PATTERSON — Boosted by the promise of 10,000 jobs, Patterson on Wednesday overcame significant opposition and won the right to annex a huge swath of truck-friendly freeway frontage.
The city hopes to keep its reputation as Stanislaus Countys premier location for giant distribution centers with the 1,119-acre West Patterson Business Park along Interstate 5, next to a proven industrial center that has lured several important companies including Amazon in recent years.
Patterson is where these new jobs are in our county, said Bill OBrien, a county supervisor and chairman of the Stanislaus Local Agency Formation Commission.
On a 5-0 vote, its members on Wednesday sided against their staff, which said Jeff Arambel and KDN Enterprises development might not have sufficient water and sewer capacity or generate enough money for road improvements and would sacrifice prime farmland.
I dont think that dangling the word jobs overrides every single principle of good planning that we know, said Brad Barker of Modesto. But he was the only audience member to speak against the proposal in Wednesdays 21/2-hour hearing.
Jim DeMartini, representing the county, spoke harshly of Pattersons plan to charge developers 7 cents per square foot of new building area for road improvements, noting that the countys going rate is 95 cents. Youre giving away the store, he said.
County road officials led stringent opposition when Patterson previously applied for the annexation earlier this year. But the county recently reached a deal with the city and, despite his open criticism, DeMartini decided in the end to support the proposal.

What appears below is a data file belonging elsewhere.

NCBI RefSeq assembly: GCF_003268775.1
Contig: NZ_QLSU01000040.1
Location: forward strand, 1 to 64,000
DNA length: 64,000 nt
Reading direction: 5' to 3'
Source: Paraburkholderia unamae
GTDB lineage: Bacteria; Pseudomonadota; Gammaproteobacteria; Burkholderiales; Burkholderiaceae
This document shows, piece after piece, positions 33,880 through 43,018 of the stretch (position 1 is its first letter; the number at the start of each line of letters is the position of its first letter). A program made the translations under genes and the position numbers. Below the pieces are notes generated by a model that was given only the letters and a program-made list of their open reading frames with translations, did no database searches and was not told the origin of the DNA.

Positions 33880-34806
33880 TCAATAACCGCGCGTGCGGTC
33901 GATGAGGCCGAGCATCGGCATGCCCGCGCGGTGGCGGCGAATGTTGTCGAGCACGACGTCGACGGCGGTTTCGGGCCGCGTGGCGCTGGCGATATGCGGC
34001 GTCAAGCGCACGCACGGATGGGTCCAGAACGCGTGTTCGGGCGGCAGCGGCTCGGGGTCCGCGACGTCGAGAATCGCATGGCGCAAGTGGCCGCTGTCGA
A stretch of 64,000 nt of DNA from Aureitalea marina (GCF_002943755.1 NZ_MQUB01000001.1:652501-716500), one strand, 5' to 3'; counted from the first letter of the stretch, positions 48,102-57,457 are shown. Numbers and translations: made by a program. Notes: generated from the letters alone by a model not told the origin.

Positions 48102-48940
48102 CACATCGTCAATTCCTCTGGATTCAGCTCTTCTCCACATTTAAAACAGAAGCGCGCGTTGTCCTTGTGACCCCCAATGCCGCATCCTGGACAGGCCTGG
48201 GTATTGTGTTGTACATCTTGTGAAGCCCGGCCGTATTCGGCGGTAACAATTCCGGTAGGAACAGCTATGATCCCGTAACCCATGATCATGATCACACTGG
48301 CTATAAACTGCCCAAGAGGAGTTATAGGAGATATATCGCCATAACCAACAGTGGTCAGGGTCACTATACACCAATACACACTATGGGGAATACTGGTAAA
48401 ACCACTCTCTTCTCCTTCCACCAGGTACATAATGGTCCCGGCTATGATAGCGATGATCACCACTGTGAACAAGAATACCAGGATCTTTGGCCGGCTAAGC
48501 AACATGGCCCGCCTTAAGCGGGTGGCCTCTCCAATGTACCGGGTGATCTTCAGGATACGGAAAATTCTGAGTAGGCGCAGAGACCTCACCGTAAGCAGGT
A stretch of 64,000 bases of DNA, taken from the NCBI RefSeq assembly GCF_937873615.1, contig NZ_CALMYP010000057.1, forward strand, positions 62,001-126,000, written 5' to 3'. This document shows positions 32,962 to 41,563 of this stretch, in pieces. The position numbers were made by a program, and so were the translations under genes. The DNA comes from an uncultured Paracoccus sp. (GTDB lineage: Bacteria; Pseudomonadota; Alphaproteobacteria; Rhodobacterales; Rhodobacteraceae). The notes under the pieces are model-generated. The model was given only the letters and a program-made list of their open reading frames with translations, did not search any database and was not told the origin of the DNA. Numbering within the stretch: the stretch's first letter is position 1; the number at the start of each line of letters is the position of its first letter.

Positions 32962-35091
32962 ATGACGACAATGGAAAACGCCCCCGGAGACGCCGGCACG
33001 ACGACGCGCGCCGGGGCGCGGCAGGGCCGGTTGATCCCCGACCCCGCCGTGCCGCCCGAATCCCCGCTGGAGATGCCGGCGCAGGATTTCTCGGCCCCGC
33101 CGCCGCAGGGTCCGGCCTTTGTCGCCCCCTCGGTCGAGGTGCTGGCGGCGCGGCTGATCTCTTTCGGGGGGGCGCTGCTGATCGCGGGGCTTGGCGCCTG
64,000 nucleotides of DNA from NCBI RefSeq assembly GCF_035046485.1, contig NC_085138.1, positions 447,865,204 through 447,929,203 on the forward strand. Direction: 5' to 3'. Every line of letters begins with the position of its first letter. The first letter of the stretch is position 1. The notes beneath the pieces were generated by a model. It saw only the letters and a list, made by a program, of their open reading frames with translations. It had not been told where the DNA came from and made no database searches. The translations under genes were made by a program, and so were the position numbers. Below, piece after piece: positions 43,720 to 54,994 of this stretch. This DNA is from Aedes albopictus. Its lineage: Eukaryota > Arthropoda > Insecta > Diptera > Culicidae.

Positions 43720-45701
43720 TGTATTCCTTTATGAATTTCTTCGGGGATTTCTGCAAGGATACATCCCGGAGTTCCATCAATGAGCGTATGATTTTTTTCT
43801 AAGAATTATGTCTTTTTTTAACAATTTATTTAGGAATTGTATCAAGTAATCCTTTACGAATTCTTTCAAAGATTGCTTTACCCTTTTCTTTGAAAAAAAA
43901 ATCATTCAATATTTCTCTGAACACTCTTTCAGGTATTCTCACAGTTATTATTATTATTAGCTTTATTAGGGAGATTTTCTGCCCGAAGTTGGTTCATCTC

This is an opportunity, I think, to make a difference in our community and in the lives of a lot of people, said proponent Joe Hollowell.
Commission staff members said about two-thirds of Patterson remains vacant; those areas should be developed before the city asks to grow further, they said.
But commissioner Charlie Goeken, Waterfords mayor, said precious little of that land comes in bunches of hundreds of acres along Interstate5, while Arambels proposal does.
Offering jobs close to home, he said, will result in less commuter pollution and stronger communities because parents will spend more time with families.
I dont see how a rational person could oppose this, Goeken said.
Modesto land-use attorney George Petrulakis said his clients received unfair treatment in the commission staffs 35-page report. Patterson and Turlock are the countys only bright spots with buildable industrial land, he said, noting failures in Modesto and Salida while Tracy recently annexed hundreds of acres, many reserved for business development.
Thats what cities do that are serious about economic development, Petrulakis said.
Commissioner Brad Hawn, a former Modesto councilman representing the public on the commission, pointed to dismally high unemployment and said, We have got to do something about that.
Amy Bublak, a commissioner and Turlock councilwoman, applauded Patterson for its vision. They want to be the best city they can, she said.
Commissioners also unanimously approved Modestos request to annex 84 acres for the future Woodglen development near Pelandale Avenue and Carver Road. That item, representing Modestos first housing development in five years, drew no comments.
Bee staff writer Garth Stapley can be reached at firstname.lastname@example.org or (209) 578-2390.